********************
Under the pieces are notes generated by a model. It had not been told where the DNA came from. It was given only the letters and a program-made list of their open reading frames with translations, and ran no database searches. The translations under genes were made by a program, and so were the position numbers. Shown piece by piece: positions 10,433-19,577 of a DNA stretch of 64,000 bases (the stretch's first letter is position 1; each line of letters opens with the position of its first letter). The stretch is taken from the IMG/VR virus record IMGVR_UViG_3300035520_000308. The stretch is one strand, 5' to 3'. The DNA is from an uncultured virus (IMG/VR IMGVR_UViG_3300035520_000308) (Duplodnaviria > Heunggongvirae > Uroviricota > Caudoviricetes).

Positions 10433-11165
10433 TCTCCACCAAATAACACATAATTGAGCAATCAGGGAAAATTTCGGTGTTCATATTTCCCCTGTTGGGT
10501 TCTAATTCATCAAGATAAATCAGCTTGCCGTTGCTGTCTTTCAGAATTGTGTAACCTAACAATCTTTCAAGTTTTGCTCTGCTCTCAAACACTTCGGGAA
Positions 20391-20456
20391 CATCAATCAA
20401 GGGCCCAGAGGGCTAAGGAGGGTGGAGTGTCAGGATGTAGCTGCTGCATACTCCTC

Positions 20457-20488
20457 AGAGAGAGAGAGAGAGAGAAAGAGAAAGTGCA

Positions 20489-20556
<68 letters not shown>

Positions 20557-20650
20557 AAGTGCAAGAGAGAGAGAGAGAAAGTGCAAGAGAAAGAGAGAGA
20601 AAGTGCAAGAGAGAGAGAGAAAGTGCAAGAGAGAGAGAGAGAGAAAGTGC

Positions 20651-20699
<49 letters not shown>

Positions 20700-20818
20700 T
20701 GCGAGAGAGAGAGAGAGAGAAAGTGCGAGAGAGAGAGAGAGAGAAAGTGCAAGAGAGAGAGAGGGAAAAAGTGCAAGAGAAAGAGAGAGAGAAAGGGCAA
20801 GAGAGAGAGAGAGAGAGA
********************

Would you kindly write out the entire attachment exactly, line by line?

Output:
Under the pieces are notes generated by a model. It had not been told where the DNA came from. It was given only the letters and a program-made list of their open reading frames with translations, and ran no database searches. The translations under genes were made by a program, and so were the position numbers. Shown piece by piece: positions 10,433-19,577 of a DNA stretch of 64,000 bases (the stretch's first letter is position 1; each line of letters opens with the position of its first letter). The stretch is taken from the IMG/VR virus record IMGVR_UViG_3300035520_000308. The stretch is one strand, 5' to 3'. The DNA is from an uncultured virus (IMG/VR IMGVR_UViG_3300035520_000308) (Duplodnaviria > Heunggongvirae > Uroviricota > Caudoviricetes).

Positions 10433-11165
10433 TCTCCACCAAATAACACATAATTGAGCAATCAGGGAAAATTTCGGTGTTCATATTTCCCCTGTTGGGT
10501 TCTAATTCATCAAGATAAATCAGCTTGCCGTTGCTGTCTTTCAGAATTGTGTAACCTAACAATCTTTCAAGTTTTGCTCTGCTCTCAAACACTTCGGGAA
Positions 20391-20456
20391 CATCAATCAA
20401 GGGCCCAGAGGGCTAAGGAGGGTGGAGTGTCAGGATGTAGCTGCTGCATACTCCTC

Positions 20457-20488
20457 AGAGAGAGAGAGAGAGAGAAAGAGAAAGTGCA

Positions 20489-20556
<68 letters not shown>

Positions 20557-20650
20557 AAGTGCAAGAGAGAGAGAGAGAAAGTGCAAGAGAAAGAGAGAGA
20601 AAGTGCAAGAGAGAGAGAGAAAGTGCAAGAGAGAGAGAGAGAGAAAGTGC

Positions 20651-20699
<49 letters not shown>

Positions 20700-20818
20700 T
20701 GCGAGAGAGAGAGAGAGAGAAAGTGCGAGAGAGAGAGAGAGAGAAAGTGCAAGAGAGAGAGAGGGAAAAAGTGCAAGAGAAAGAGAGAGAGAAAGGGCAA
20801 GAGAGAGAGAGAGAGAGA